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DOCUMENTS     About : Liquid Cristals, Nicolas Deckmyn (BE)

About : Liquid Cristals, Nicolas Deckmyn (BE)

February 1st 1998

I was born in a world where adults no longer know how to say that they too are afraid of possessing knowledge that is useless when we are confronted by life. Afraid of the conniption they meet from the amazing amount of information exposed by the omnipresent screen, wretched little windows through which we watch the world strip in a stench of disinfectant.
“Trip out. Take of your HTML, spread your receiver, and let me slide my Shockwave into your S-VHS.”
“It’s done if you have an antivirus.”

And it’s pointless to tell us that if we unplug the world’s generator this knowledge will disappear. Nobody will unplug the world, ever.

I was born in a world where adults no longer know how to apologize for not having seen, known, been able to. I don’t blame them. I know they’re no more guilty than victims. But they must not know…for as long as they feel guilty, they help us.

I was born in a world which is a piston smashing against its stops with monotonous hatred in a cacophony of metallic mimicry that resonates everywhere. This mind-numbing rythm is made of numbers, sums, motors, rates, deadlines, competition, and superiority. Even in my Instant Soup I hear time running out. At the sound of the tone it’ll be too late.

I was born in a world where men, monkeys reeking of pride, have sought to measure everything, quantify it, divide it up… with the virile hope of controlling time just because they’ve managed to divide night and day into twenty-four equal parts. I know pastry chefs who do better with a lot less fuss.

I was born in a world where relations are public and crystals are liquid.

I was born in a world where everyday, at one minute to eight, I’m given a clear and visual illustration of the vanity of my dreams. “You will not succeed because you know it is impossible”, to paraphrase the original author. “Dream on, little prat. Dream and exhaust your imagination envisioning what you will never see. Then pledge allegiance to the absence of questions. Or in any case to the absence of answers. Sleep. I want you to.”
I don’t.

I was born in a world where everything is given a value. Even the tenderest love is caught glancing at the accounts. Nothing escapes it. Commercialised to excess, our communities have succeeded in breeding their final outcome: absolute venality. Of course there are exceptions, but they survive terrorised in biding or spent by the struggle. The streets clear, and the money flows. All is well.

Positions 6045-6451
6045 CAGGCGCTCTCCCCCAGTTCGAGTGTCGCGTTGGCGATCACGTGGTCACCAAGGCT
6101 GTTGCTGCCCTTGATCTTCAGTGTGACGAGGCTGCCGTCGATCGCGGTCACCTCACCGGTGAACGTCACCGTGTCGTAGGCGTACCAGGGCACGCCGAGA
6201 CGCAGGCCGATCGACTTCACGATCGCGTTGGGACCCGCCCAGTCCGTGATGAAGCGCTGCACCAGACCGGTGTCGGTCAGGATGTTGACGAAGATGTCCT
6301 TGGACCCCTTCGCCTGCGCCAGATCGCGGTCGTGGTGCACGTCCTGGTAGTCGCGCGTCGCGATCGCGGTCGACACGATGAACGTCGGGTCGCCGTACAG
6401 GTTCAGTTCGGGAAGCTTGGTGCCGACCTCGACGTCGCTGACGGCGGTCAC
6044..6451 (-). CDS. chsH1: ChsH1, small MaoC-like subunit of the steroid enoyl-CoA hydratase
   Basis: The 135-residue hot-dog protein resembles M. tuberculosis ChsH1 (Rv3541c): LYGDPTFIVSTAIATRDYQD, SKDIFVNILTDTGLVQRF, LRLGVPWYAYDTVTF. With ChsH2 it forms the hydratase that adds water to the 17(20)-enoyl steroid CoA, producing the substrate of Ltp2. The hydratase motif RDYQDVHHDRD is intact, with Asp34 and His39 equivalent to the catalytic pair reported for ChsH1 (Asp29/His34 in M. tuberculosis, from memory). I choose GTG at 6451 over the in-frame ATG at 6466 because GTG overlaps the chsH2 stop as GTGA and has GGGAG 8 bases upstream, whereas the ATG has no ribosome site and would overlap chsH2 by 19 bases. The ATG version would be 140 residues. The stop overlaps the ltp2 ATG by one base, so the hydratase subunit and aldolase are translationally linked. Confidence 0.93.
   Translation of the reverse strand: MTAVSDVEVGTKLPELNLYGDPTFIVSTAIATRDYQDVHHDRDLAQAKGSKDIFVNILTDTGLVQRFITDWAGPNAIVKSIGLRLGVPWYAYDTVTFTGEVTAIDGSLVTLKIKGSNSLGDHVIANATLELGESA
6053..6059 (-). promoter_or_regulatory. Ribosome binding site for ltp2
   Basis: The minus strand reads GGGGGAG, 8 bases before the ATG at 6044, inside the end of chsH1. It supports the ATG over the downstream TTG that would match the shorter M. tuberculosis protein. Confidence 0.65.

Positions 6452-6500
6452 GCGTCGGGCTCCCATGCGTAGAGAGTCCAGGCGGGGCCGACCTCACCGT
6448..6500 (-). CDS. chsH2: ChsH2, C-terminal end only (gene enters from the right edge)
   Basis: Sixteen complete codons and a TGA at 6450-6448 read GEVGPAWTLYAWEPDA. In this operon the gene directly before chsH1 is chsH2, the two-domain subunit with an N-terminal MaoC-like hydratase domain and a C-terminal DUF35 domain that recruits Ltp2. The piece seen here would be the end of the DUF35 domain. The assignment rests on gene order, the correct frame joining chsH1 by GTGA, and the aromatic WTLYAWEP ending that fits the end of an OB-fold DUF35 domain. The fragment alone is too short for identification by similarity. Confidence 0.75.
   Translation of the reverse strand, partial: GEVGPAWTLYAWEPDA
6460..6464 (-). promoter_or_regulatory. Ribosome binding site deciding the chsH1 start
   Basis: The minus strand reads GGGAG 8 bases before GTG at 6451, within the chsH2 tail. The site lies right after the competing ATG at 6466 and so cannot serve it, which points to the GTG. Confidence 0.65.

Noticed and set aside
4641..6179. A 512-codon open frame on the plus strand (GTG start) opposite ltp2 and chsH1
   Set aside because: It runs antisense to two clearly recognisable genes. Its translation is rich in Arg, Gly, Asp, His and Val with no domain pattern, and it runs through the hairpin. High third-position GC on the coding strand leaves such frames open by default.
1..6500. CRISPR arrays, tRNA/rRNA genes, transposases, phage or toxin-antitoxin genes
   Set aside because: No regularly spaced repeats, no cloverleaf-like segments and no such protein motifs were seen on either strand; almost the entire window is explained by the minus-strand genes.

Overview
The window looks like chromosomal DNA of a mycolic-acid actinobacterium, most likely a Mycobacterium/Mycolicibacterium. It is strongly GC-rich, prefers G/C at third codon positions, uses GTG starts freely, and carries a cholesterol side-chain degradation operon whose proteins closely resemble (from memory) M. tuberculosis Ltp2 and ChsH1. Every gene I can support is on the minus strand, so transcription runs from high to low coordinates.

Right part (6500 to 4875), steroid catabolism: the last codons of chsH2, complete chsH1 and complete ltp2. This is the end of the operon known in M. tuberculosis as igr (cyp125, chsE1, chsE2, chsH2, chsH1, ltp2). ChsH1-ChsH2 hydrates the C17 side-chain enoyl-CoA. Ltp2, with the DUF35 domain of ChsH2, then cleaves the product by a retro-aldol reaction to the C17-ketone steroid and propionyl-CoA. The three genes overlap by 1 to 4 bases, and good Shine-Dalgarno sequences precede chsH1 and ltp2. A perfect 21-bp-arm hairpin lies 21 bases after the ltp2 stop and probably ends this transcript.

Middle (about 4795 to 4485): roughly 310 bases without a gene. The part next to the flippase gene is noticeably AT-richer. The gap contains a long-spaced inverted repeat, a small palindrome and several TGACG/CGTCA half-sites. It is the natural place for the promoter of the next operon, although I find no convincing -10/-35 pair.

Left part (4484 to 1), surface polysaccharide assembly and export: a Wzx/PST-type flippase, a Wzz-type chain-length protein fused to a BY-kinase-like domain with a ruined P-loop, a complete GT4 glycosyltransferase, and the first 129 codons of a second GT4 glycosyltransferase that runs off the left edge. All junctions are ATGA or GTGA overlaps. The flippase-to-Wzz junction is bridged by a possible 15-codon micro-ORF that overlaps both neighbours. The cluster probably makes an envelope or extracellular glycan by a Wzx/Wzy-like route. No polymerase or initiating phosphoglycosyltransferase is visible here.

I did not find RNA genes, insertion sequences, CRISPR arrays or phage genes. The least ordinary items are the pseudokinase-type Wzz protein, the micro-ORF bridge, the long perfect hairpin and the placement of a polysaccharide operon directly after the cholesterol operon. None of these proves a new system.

I was born in a world where women dare not refuse certain sexual acts for fear of beeing seen as inhibited of frigid.

I was born in a world where women are happier in their own company. A world where men have always obeyed women, but now that this is known and has been seen by all, everything comes unhinged. The mortar that held together our bulwarks has come undone. A new world may rise from its hashes. After the tears.

I was born in a world which those under twenty-five have never known without immuno-defficiency. In the most binding of intimacies, each time in the closest moments, this smell of industrial lubricant. A tenacious odour. More pornographic and sickly than all the Vatican’s hells. How are you supposed to approach this issue with any ease when it involves an element of death?

I was born in a world where desire is no longer necessary. Only lust counts.

I was born in a world where, in an image of space, one’s life is marked out by white, pink, yellow and blue pills. Pleasure, hunger, sleep, consciousness, strength, hair, skin, libido, sight, celebration, relaxation, oblivion; each aspect of Life can be treated and classified in its folders and subfolders. Few can resist the attractions of this life on chemical demand. Legality is not an issue. Only availability is. Beyond that, it’s the cyborg syndrome. Cybernetic organism; that term says it all.

I was born in a world where the only truly expanding industries are those of illicit products, even sought after at great expense. But the excessive infantilisation of society, centuries old now, forbids any immediate return to the values of good judgement and discernement useful to the evaluation of these dangers, real or otherwise. All’s well I tell you.

I was born in a world where the young dream of giving their life, their flesh for a cause.
But no cause deserves it anymore.

I was born in a western world where we don’t take advantage of peace anymore because we know nothing of the horrors of war, except for what we’ve seen on the screen before the commercials and the main feature. Desert Storm and field hospitals in 16/9. Our wars are in pixels.

I was born in a world which is not my world. But I was born in it anyway. If you don’t like it, tough. All the dark corners you’ve forgotten, each empty space in this structure you’re so proud of, we’ll fill with our utopias, those which will give us life and unite us. Despite it all.

Because nothing is said of what is truly important, nothing of that all-embracing feeling that lies upon the land at night, nothing of those lascivious vigils without purpose beyond contemplation… pinned down by the stars, talking to them of this sphere humans believe they rule. Nothing of this strong coffee drunk at five in the morning in order not to miss the sun rise, nothing of those bodies that evaporate after making love, nothing of encounters, nothing of smiles, nothing!

We were born in a world where nobody has anything to be proud of. We’re going to do what we can, but for pity’s sake, get off our backs. Shut up. Just give it up and let us act!

Nicolas Deckmyn
translated by Nick Calingaert
Written for Marie-Jo Lafontaine exhibition:
“Pandemonium” (Site Gallery, Sheffield, England),1998